Basics of Dimensional Modeling

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If you are new to dimensional modeling for business intelligence projects.  Determining how to create a star schema against your company's data can be challenging. Which tables and columns should be included in dimensions and which ones should be in a fact table?  This article covers how to create a dimensional model from a public data source the World Economic Data dataset (Link).  I'm using an Excel file because business users often come to a BI team with an example of the data they need.  BI Teams then have to turn these spreadsheets into useful data repositories that are easier to access across the company.  For this exercise, the Excel file is readily available and has a good mix of dimensions and many years of metrics.

The WEO Entire Dataset file contains the following fields:

  • WEO COUNTRY CODE 
  • ISO
  • WEO SUBJECT CODE
  • COUNTRY
  • SUBJECT DESCRIPTOR
  • SUBJECT NOTES
  • UNITS
  • SCALE
  • COUNTRY/SERIES-SPECIFIC NOTES
  • 1980 - 2013 (as column names, each column contains metrics for the year)

In order to create a star schema dimensional model from this file.  Begin by reviewing the content of the file and examine each fields contents.  You are looking for text that duplicates row after row and numbers that are metrics.  To build the basic star schema the facts will need to be isolated from the dimensions.  A Fact table stores the metrics or numbers for a specific record or event.  The dimensional tables store the labels about the records in the Fact Table.

In the source data for World Economic Data the facts are stored in each years columns.  For example, row 2 of the file shows Gross Domestic Product for Afghanistan in 2006 is 238.519.  The number 238.519 is the metric for the fact table and Afghanistan, 2006 and Gross Domestic Product are the dimension labels.  After reviewing all of the fields in the file the high level logical star schema would look like this:

The next step would be to create the physical data model and map the required columns to each dimension and fact table. When creating the fact and dimension tables leverage the use of surrogate keys.  A surrogate key is an new identity column created in the star schema that is independent from the source systems original key otherwise known as a natural key.  Create all surrogate keys as a numeric or integer data type as the primary key on the table. Having a primary key as a numeric or integer data type enables the SQL query processor to make the joins faster than using an alphanumeric key.  Also create friendly names for the non key columns on the dimension tables to make the content more understandable for your users.  After considering the content in all of the fields the completed physical model would be designed like this.

Each dimension table should be populated with distinct records to populate each row.  This eliminates storing the data multiple times.  For example there will only be 4 rows for the DIM_SCALE_T table: Billions, Millions, Units, and [Blank].  These 4 records represent the distinct rows from the Scale column in the spreadsheet.  Once populated the DIM_SCALE_T table would contain these records:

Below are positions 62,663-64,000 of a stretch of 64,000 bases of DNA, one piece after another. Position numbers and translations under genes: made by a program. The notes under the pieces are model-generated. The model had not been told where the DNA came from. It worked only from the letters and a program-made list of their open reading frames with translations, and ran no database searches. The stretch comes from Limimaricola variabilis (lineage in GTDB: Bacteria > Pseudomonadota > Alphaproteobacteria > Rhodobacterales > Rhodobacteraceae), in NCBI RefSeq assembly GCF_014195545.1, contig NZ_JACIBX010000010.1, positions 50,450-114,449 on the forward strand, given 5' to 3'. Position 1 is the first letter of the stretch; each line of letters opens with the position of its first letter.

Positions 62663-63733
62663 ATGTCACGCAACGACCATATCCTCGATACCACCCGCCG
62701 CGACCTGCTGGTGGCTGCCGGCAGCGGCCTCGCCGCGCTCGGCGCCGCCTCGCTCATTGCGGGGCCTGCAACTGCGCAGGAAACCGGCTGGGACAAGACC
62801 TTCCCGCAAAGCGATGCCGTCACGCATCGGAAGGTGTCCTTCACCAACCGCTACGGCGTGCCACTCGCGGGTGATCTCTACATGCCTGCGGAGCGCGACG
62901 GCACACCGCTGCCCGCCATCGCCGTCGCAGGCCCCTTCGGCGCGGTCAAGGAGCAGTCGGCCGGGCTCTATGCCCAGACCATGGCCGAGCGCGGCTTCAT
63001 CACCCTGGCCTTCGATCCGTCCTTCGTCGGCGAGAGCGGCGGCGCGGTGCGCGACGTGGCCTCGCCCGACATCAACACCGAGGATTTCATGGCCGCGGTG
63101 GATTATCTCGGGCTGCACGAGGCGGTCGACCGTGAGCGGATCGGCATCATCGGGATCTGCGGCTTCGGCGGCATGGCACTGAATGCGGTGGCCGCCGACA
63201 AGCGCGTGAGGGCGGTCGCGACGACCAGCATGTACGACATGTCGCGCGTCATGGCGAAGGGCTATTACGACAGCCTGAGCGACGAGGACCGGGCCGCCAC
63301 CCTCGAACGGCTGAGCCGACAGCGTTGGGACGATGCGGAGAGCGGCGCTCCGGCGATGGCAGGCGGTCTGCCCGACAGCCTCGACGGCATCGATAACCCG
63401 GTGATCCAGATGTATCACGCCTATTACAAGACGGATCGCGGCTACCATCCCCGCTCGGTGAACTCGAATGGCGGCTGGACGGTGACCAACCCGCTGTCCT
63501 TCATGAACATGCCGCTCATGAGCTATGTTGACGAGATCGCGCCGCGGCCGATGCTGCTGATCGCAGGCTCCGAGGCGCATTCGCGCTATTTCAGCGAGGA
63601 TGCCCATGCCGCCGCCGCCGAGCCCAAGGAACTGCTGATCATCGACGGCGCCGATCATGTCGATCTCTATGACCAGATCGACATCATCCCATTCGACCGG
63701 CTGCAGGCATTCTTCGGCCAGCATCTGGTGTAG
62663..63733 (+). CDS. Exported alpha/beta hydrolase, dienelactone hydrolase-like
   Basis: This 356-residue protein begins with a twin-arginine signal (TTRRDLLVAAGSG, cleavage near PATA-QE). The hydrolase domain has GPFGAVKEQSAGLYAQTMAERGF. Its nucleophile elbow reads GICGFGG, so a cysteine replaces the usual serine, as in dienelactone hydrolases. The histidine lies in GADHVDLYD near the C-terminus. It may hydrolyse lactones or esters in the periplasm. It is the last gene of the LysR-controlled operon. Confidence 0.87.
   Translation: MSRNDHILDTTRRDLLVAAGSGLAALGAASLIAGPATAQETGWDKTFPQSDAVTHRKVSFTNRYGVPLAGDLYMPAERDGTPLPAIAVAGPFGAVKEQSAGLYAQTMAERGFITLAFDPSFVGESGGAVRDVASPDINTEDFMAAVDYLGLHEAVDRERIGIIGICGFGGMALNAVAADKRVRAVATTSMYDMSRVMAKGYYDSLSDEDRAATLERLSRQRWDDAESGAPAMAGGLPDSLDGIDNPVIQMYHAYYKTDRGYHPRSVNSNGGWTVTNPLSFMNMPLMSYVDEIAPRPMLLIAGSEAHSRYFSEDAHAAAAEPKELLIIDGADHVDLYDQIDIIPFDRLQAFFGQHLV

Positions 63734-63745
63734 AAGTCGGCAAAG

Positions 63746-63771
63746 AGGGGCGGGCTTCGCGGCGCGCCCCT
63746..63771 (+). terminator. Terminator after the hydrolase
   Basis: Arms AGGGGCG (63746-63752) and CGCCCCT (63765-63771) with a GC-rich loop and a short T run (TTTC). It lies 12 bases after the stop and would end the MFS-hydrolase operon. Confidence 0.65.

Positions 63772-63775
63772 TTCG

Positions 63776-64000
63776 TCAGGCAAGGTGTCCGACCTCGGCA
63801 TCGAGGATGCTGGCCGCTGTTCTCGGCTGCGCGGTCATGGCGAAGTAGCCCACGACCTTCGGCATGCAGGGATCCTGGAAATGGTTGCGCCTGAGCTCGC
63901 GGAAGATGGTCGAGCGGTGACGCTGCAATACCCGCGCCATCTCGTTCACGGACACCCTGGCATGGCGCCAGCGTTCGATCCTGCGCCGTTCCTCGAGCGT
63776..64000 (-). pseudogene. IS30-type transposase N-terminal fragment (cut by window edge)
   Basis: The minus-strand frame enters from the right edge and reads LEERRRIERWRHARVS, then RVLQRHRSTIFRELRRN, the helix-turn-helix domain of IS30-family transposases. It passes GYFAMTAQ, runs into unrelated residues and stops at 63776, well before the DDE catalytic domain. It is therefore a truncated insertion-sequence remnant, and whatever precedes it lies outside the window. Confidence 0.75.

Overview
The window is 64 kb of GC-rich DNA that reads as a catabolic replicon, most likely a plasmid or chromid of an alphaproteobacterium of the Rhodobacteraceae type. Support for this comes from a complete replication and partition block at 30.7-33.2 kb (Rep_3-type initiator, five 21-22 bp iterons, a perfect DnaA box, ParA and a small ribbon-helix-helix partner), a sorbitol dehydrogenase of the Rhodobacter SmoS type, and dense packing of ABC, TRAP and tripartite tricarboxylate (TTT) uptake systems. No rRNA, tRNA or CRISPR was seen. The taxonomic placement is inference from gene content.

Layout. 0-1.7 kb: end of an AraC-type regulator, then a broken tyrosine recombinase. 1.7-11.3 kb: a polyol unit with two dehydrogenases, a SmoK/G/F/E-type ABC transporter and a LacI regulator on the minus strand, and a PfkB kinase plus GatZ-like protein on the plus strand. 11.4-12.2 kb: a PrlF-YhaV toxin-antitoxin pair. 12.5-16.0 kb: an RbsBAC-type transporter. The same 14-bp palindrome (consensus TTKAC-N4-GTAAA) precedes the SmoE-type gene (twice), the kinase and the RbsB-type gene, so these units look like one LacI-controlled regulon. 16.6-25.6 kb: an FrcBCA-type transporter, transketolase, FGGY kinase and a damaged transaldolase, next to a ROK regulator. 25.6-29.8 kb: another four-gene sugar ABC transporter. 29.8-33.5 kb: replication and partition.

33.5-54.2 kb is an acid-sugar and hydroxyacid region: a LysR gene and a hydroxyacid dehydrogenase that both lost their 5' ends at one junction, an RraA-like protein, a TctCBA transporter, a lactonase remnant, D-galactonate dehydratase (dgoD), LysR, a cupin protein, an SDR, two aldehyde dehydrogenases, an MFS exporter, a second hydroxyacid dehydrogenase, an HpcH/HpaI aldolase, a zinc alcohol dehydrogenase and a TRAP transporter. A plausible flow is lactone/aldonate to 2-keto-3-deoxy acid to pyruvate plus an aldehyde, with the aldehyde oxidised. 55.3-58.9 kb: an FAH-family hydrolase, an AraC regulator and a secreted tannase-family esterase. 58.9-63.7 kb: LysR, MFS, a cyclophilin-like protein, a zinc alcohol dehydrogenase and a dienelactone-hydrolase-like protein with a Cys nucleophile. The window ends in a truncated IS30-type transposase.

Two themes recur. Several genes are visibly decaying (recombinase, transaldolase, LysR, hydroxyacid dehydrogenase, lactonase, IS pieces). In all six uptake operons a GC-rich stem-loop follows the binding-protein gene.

DIM_SCALE_T
DIM_SCALE_PK SCALE_NAME
  1   Billions
  2   Millions
  3   Units
  4   [Blank]

The DIM_COUNTRY_T table would contain the distinct values for the columns along with the new (surrogate) primary key.  Starting with Afghanistan the primary key would be 1 and incremented for each new row.  In this data set there is 189 distinct countries.  This reduces the amount of records that queries would need to search when running reports.  Instead of needing to search through 8,316 rows in the source file, there are only 189 rows required in the star schema.  Thereby making the queries a faster to execute.  To illistrate how to populate this table the first 3 records are displayed below:

DIM_COUNTRY_T
DIM_COUNTRY_PK WEO_COUNTRY_ID ISO_CODE COUNTRY_NAME
  1   512   AFG   AFGHANISTAN
  2   614   AGO   ANGOLA
  3   914   ALB   ALBANIA

After populating each dimension table with distinct rows you can then populate the fact table.  The fact table represents the combination of unique rows for all dimensions from every year's metric value.  The table below represents how the first 3 records for Afghanistan could look for 2006 and subjects NGDP_R, NGDP_RPCH, NGDP repsectively. 

WEO_FACT_T
WEO_FACT_PK DIM_SUBJECT_PK DIM_UNIT_PK DIM_SCALE_PK DIM_COUNTRY_PK DIM_YEAR_PK METRIC_VALUE
  1  1   2   1   1   27   238.519
  2  2   1   4   1   27   5.554
  3  3   3   1   1   27   352.308

Afghanistan would contain a total of 44 rows in the WEO_FACT_T table once fully populated for the metric values in 2006.  After loading the records for the remaining countries for 2006 there would be a total of 8,316 rows representing each data point for all countries.  For each year that is added to the WEO_FACT_T table there will be an additional 8,316 records.  If the entire dataset from 1980-2018 is loaded it will contain (8,316 rows * 39 years) or 324,324 rows of data.

Upon populating this star schema you will have a base dimensional model that can be used.  There are two common methods to leverage the star schema.  First, you can run reports directly against the schema since the data is de-normalized and optimized for reporting.  Second you can use the model for an OLAP engine to consume such as SSAS. 

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